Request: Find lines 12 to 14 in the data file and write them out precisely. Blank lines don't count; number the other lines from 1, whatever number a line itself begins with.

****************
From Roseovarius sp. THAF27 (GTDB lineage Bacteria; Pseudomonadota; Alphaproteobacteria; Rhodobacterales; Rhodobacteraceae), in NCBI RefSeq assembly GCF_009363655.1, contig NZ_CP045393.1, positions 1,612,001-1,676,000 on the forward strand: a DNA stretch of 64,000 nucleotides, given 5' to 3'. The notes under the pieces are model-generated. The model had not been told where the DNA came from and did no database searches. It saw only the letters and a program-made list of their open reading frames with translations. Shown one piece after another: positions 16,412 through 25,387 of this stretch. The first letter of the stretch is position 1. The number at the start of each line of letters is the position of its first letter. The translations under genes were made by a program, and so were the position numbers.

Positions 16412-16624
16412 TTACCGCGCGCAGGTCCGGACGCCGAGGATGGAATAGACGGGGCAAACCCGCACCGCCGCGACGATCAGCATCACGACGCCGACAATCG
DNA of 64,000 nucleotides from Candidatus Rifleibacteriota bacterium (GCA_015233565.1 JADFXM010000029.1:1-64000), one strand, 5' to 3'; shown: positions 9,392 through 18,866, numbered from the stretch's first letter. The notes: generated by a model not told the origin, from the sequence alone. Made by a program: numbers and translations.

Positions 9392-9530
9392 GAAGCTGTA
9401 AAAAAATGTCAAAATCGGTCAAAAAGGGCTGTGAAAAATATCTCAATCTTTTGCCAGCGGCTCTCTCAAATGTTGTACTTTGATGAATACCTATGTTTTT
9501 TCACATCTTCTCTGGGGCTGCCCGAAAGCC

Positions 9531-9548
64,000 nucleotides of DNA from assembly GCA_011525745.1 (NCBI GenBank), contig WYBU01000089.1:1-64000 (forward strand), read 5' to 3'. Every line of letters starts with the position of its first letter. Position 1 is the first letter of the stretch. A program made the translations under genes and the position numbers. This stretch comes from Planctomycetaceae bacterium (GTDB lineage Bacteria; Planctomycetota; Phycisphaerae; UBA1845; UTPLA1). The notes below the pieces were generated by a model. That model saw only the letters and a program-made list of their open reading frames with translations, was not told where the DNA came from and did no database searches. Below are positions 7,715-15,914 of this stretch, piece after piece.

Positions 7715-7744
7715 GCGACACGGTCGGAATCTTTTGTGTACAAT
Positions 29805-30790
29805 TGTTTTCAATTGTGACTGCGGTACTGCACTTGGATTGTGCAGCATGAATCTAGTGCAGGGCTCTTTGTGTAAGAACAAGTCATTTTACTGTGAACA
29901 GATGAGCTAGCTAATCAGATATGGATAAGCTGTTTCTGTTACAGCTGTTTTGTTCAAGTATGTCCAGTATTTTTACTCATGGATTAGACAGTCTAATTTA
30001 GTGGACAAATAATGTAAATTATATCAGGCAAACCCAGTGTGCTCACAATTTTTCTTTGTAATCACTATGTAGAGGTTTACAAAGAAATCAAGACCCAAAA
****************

7715 GCGACACGGTCGGAATCTTTTGTGTACAAT
Positions 29805-30790
29805 TGTTTTCAATTGTGACTGCGGTACTGCACTTGGATTGTGCAGCATGAATCTAGTGCAGGGCTCTTTGTGTAAGAACAAGTCATTTTACTGTGAACA